GDC (Game Developers Conference) 2014 is now approaching its close in San Francisco, and has hosted a variety of games, demonstrations and reveals. As is also the norm there have been presentations from various figures in the games industry, with a particularly high profile example being that given by Keiji Inafune, the former Capcom employee widely associated with Mega Man and now running his own studio, Comcept.
Much focus on Inafune-san at present is naturally on Mighty No. 9, not only due to its clear inspiration from the Blue Bomber's series but its origins as a successful Kickstarter campaign. In his talk at GDC the studio's main man explained how going 'Indie', and being crowdfunded, has given him freedom that he hasn't enjoyed for a good amount of time.
Watching the Western indie movement over the past few years has given me an example to follow. There’s a great deal of freedom being indie. I like seeing and feeling like I can do anything. It feels like a return to the golden days.
I was assigned to consumer division [at Capcom]. We were in side-building, away from the main arcade division and we were treated as such. Our job was to port whatever was made for the arcade. Mega Man was the first original title to come from our team.
In a way, if we’re talking about what is or isn’t indie, for us I would say that was our indie movement. We were a) not housed in main building and b) not doing what we were supposed to be doing. It’s this passion, heart and soul that we poured into that first product that I think shows where the heart of indie lies.
Meanwhile, Inafune-san highlighted the differences between the indie and Kickstarter cultures in the West and Japan. The concept of crowdfunding is still young in his homeland, while he hopes that the restrictions and challenges of small developer studios will stimulate a wave of creativity in the country.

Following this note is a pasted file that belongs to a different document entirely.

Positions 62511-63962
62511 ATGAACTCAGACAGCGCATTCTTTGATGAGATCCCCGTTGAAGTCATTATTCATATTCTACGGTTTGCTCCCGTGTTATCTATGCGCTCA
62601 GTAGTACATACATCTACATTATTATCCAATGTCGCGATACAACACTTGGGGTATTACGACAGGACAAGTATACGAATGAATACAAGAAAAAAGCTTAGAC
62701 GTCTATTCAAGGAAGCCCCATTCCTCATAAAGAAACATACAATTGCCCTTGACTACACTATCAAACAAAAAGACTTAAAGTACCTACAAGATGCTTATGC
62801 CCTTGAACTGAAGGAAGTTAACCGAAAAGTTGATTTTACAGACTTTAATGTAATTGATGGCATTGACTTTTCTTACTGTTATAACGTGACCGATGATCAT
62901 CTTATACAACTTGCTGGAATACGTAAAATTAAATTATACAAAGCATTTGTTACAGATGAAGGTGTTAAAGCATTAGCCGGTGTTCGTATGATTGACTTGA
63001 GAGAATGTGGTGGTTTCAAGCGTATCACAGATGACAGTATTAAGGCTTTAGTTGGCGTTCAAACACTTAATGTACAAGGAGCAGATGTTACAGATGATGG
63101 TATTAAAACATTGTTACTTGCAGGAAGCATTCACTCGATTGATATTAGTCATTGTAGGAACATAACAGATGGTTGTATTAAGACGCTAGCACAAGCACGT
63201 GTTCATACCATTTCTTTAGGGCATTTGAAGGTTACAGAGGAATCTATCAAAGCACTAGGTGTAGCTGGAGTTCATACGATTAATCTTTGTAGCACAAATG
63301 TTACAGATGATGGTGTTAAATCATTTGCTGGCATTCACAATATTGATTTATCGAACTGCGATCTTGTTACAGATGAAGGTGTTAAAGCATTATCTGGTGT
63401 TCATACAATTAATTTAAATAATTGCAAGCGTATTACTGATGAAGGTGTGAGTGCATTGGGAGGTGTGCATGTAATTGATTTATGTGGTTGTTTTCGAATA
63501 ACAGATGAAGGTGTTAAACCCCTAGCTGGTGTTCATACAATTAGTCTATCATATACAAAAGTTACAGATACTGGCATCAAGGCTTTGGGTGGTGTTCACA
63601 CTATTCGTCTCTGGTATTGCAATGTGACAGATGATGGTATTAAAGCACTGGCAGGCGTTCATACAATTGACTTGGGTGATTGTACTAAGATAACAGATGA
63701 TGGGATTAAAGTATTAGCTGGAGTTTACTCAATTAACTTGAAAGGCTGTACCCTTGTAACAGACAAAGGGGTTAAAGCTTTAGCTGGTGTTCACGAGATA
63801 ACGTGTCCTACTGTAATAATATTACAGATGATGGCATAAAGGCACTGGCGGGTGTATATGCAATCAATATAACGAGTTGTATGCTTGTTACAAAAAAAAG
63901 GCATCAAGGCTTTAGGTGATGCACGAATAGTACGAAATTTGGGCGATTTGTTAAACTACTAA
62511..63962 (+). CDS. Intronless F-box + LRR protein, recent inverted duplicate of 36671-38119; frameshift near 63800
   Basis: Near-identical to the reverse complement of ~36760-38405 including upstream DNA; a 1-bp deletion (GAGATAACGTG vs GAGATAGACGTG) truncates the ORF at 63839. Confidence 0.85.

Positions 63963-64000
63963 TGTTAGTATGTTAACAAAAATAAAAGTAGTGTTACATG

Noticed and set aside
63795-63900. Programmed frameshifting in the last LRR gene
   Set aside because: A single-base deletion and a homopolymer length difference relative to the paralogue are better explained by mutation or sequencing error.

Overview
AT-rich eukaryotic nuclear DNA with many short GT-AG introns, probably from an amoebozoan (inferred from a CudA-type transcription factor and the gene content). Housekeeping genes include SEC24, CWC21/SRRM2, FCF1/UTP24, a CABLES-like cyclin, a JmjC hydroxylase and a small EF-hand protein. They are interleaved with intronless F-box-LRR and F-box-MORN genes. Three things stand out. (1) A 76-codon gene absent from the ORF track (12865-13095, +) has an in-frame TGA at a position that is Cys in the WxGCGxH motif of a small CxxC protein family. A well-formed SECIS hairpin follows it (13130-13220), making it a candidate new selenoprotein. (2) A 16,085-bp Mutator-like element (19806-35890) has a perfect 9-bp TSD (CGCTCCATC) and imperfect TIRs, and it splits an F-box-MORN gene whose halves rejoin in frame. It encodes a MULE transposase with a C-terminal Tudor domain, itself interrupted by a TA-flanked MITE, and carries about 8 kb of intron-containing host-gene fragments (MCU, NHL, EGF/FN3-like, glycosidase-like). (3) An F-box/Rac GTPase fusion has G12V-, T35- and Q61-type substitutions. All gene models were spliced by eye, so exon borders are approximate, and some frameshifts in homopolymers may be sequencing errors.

After the campaign finished I received a huge number of letters and emails from other Japanese developers. Around half of them had never heard of Kickstarter. If the game industry in Japan doesn’t know about it, then certainly normal citizens wouldn’t.
Being the first to do a successful Kickstarter in Japan was an act of breaking the walls. I hope that when the game comes out it will also break down the wall to reveal the business potential of crowd-funding and digital distribution to other Japanese developers.
We are a small country with limited resources and limited people. In older generations, Japanese made things work by being creative, not by being resource-rich. I feel like that situation is similar to where we indies are today in Japan.
We may work better with restrictions and limitations because, when that situation is in front of us, we are very creative. I feel like the indie situation today will push our nation to be much more creative direction. Perhaps we will find the next Japanese video game creator hero in this era? I feel that there is a small light that will grow into something bigger in the future. I hope we can push that forward.
The emergence of more download and small developers in Japan could certainly be exciting. Let us know what you think of Inafune-san's comments, while first below is some awesome new footage of Mighty No. 9 that was shown at GDC, as well as the full presentation below that.